Crs Report for Congress

Crs Report for Congress

Author: Congressional Research Service: The Libr

Publisher: BiblioGov

ISBN: 1293272493

Category:

Page: 36

View: 692

The U.S.-Colombia Trade Promotion Agreement entered into force on May 15, 2012. It is a comprehensive free trade agreement (FTA) between the United States and Colombia, which will eventually eliminate tariffs and other barriers in bilateral trade in goods and services. On October 3, 2011, President Barack Obama submitted draft legislation (H.R. 3078/S. 1641) to both houses of Congress to implement the agreement. On October 12, 2011, the House passed H.R. 3078 (262-167) and sent it to the Senate. The Senate passed the implementing legislation (66-33) on the same day. The agreement was signed by both countries almost five years earlier, on November 22, 2006. The Colombian Congress approved it in June 2007 and again in October 2007, after it was modified to include new provisions agreed to in the May 10, 2007 bipartisan understanding between congressional leadership and President George W. Bush. The United States is Colombia's leading trade partner. Colombia accounts for a very small percentage of U.S. trade (1.0% in 2011), ranking 22nd among U.S. export markets and 23rd as a supplier of U.S. imports. Economic studies on the impact of a U.S.-Colombia free trade agreement (FTA) have found that, upon full implementation of an agreement, the impact on the United States would be positive but very small due to the small size of the Colombian economy when compared to that of the United States (about 2.2%).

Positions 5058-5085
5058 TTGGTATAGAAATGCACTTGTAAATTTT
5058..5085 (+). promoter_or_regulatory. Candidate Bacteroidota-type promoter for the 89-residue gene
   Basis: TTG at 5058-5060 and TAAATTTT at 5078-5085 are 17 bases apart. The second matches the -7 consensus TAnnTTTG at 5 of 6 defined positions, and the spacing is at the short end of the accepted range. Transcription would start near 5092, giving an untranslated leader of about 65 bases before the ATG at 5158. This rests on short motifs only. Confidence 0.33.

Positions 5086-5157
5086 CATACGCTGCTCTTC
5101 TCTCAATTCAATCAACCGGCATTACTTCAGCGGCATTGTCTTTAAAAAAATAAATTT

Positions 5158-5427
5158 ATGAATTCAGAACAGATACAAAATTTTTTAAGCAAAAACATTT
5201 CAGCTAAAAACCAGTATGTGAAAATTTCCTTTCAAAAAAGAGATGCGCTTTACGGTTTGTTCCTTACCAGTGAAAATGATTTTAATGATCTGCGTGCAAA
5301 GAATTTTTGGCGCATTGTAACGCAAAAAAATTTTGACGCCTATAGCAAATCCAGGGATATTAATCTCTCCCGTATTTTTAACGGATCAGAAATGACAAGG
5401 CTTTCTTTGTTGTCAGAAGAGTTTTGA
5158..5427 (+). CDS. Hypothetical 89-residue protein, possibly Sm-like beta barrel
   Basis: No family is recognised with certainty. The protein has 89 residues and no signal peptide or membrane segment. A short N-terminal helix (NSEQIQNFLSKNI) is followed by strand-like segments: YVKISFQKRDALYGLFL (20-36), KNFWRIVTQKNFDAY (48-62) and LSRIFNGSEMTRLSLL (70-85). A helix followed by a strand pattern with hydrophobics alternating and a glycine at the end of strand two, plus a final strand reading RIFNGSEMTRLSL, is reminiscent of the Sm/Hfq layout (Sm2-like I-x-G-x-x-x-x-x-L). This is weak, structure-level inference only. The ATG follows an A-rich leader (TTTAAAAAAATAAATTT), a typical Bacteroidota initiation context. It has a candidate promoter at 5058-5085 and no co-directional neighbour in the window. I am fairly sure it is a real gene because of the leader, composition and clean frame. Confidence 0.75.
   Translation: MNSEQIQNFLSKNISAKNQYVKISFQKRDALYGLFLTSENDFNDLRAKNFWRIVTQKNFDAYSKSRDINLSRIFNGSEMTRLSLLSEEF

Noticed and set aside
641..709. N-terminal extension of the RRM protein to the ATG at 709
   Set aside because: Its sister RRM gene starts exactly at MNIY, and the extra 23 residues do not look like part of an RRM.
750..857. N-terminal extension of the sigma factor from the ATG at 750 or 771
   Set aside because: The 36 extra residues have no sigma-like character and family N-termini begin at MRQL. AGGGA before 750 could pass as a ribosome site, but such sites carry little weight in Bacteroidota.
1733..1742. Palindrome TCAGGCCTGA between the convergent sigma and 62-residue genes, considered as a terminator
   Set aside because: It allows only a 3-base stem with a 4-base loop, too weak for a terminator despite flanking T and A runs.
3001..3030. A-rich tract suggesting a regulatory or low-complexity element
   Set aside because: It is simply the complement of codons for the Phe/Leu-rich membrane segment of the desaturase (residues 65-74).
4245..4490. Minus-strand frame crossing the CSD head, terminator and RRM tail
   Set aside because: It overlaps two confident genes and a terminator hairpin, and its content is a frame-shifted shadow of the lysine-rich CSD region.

Crs Report for Congress

Crs Report for Congress

Author: Congressional Research Service: The Libr

Publisher: BiblioGov

ISBN: 1293256021

Category:

Page: 36

View: 562

The proposed U.S.-Colombia Trade Promotion Agreement, also called the U.S.-Colombia Free Trade Agreement (CFTA), was signed by the United States and Colombia on November 22, 2006. Congress must approve implementing legislation for the agreement to enter into force. The agreement would immediately eliminate duties on 80% of U.S. exports of consumer and industrial products to Colombia. An additional 7% of U.S. exports would receive duty-free treatment within five years of implementation, and most remaining tariffs would be eliminated within 10 years of implementation. The agreement also contains other provisions in services, investment, intellectual property rights protection, labor, and the environment. About 90% of U.S. imports from Colombia enter the United States duty-free under trade preference programs or through normal trade relations, while U.S. exports to Colombia face duties of up to 20%. The negotiations for the proposed CFTA were conducted under the trade promotion authority (TPA), also called fast-track trade authority, that Congress granted the President under the Bipartisan Trade Promotion Act of 2002 (P.L. 107-210). The authority allows the President to enter into trade agreements that receive expedited congressional consideration (no amendments and limited debate). Implementing legislation for the CFTA (H.R. 5724/S. 2830) was introduced in the 110th Congress ...